Personal life[edit]

Garfield was married and had a daughter and three sons, as well as a step-daughter.[2][22][23]

References[edit]

  1. ^ a b Garfield, Eugene Eli (1961). An Algorithm for Translating Chemical Names to Molecular Formulas. proquest.com (PhD thesis). University of Pennsylvania. OCLC 1132327. 
  2. ^ a b c d "Scientometrics Pioneer Eugene Garfield Dies". The Scientist. February 27, 2017. Archived from the original on 2017-02-28. 
  3. ^ "Founding Father of Clarivate Analytics' Web of Science, Dr. Eugene Garfield Dies at 91". PR Newswire. Feb 27, 2017. Retrieved 28 February 2017. 
  4. ^ Garfield, Eugene, Blaise Cronin, and Helen Barsky Atkins.The Web of Knowledge: A Festschrift in Honor of Eugene Garfield. Medford, N.J.: Information Today, 2000.
  5. ^ Garfield, Eugene (1955). "Citation indexes for science...". Science. American Association for the Advancement of Science. 122 (3159): 108–111. PMID 14385826. doi:10.1126/science.122.3159.108.  The concept of the Science Citation Index is first articulated.
  6. ^ Garfield, Eugene (September 16, 2005). "The Agony and the Ecstasy—The History and Meaning of the Journal Impact Factor" (PDF). International Congress on Peer Review and Biomedical Publication. Chicago. Retrieved 2011-05-09. 
  7. ^ "History of Citation Indexing" (Available online). Thomson Reuters. October 15, 2010. Retrieved 2011-05-09. Dr. Eugene Garfield, founder and now Chairman Emeritus of ISI® (now Thomson Reuters), was deeply involved in the research relating to machine generated indexes in the mid-1950s and early 1960s 
  8. ^ "Fifty Years of Citation Indexing and Analysis" (Available online). Thomson Reuters. October 6, 2010. Fifty years ago, on July 15, 1955, Eugene Garfield, Ph.D published his groundbreaking paper on citation indexing, "Citation Indexes for Science: A New Dimension in Documentation through Association of Ideas." This innovative paper envisioned information tools that allow researchers to expedite their research process, evaluate the impact of their work, spot scientific trends, and trace the history of modern scientific thoughts.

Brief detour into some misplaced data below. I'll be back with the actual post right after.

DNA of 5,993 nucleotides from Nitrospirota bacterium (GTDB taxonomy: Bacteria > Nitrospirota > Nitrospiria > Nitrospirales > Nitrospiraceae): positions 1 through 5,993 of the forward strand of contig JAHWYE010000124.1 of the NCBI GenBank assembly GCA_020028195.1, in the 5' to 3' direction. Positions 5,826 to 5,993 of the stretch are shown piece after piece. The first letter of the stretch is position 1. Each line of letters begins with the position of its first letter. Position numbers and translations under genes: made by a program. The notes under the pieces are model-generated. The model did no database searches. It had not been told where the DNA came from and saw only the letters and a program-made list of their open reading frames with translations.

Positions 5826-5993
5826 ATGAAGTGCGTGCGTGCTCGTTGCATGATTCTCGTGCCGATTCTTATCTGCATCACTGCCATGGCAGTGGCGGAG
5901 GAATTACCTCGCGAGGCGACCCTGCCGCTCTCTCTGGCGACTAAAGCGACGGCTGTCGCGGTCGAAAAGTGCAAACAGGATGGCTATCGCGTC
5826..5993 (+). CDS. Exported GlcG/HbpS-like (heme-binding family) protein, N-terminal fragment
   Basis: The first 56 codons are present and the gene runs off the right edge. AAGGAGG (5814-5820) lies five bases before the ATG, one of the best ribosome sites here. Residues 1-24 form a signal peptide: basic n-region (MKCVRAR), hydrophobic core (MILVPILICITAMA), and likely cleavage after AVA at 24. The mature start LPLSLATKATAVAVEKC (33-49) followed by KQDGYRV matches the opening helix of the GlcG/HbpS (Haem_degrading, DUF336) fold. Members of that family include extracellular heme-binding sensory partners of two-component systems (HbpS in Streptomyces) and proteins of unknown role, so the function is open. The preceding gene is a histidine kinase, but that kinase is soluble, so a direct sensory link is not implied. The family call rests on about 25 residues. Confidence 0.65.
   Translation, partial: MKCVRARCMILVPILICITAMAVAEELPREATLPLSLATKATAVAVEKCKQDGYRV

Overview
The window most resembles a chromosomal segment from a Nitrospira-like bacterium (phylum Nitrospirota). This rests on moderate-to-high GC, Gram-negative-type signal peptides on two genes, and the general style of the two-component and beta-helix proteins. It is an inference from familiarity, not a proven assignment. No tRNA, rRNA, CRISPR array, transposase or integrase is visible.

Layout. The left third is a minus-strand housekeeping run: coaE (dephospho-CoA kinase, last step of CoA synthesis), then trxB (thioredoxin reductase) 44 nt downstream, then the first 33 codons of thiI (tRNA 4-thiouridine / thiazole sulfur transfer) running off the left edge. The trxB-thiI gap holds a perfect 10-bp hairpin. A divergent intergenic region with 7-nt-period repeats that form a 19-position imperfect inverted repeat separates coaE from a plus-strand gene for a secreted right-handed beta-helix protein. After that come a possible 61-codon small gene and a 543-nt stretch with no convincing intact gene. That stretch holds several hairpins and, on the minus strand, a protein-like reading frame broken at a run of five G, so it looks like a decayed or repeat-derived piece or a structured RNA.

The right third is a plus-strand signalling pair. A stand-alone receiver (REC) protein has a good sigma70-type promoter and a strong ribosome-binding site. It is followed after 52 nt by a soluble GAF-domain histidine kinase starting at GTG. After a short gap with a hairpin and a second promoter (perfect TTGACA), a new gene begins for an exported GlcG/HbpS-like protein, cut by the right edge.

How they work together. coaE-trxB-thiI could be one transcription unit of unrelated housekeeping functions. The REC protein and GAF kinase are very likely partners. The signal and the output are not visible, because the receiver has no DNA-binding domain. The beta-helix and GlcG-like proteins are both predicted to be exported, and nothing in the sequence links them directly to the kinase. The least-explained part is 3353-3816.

9. ^ "Deeds and Dreams of Eugene Garfield" (PDF). University of Pennsylvania. Retrieved 16 October 2013. 
  10. ^ World Encyclopedia of Library and Information Services. Retrieved 14 October 2013. 
  11. ^ "Eugene Garfield Biography". infoplease.com. 
  12. ^ Elmes, John (2017). "Citation analytics pioneer Eugene Garfield dies, aged 91". Times Higher Education. London. Archived from the original on 2017-03-02. 
  13. ^ Wouters, Paul (2017-03-23). "Eugene Garfield (1925-2017)". Nature. 543 (7646): 492–492. ISSN 0028-0836. doi:10.1038/543492a. 
  14. ^ Cronin, Blaise (2000). The Web on Knowledge. Medford, NJ: ASIS. p. 17. ISBN 1-57387-099-4. 
  15. ^ Garfield, Eugene (1962). "An Algorithm for Translating Chemical Names to Molecular Formulas.". Journal of Chemical Documentation. 2 (3): 177–179. ISSN 0021-9576. doi:10.1021/c160006a021. 
  16. ^ Wiliams, Robert V. (July 29, 1997). "Interview with Eugene Garfield" (PDF). Center for Oral History, Chemical Heritage Foundation. 
  17. ^ "Acquisition of the Thomson Reuters Intellectual Property and Science Business by Onex and Baring Asia Completed". clarivate.com. 
  18. ^ "Thomson Corporation acquired ISI". Online. July 1992. Retrieved 2015-01-15. 
  19. ^ Garfield E (1955). "Citation indexes for science: A new dimension in documentation through association of ideas". Science. 122: 108–11. PMID 14385826. doi:10.1126/science.122.3159.108. 
  20. ^ Garfield E (2006). "The history and meaning of the journal impact factor". JAMA. 295 (1): 90–3. PMID 16391221. doi:10.1001/jama.295.1.90. 
  21. ^ a b Gallagher, Richard (2017). "Eugene Garfield – 1925-2017 – a life of impact". annualreviewsnews.org. Archived from the original on 2017-02-28. 
  22. ^ "Eugene Garfield tells his life story (video)". webofstories.com. 
  23. ^ Wiliams, Robert V. (July 29, 1997). "Interview with Eugene Garfield" (PDF). Center for Oral History, Chemical Heritage Foundation.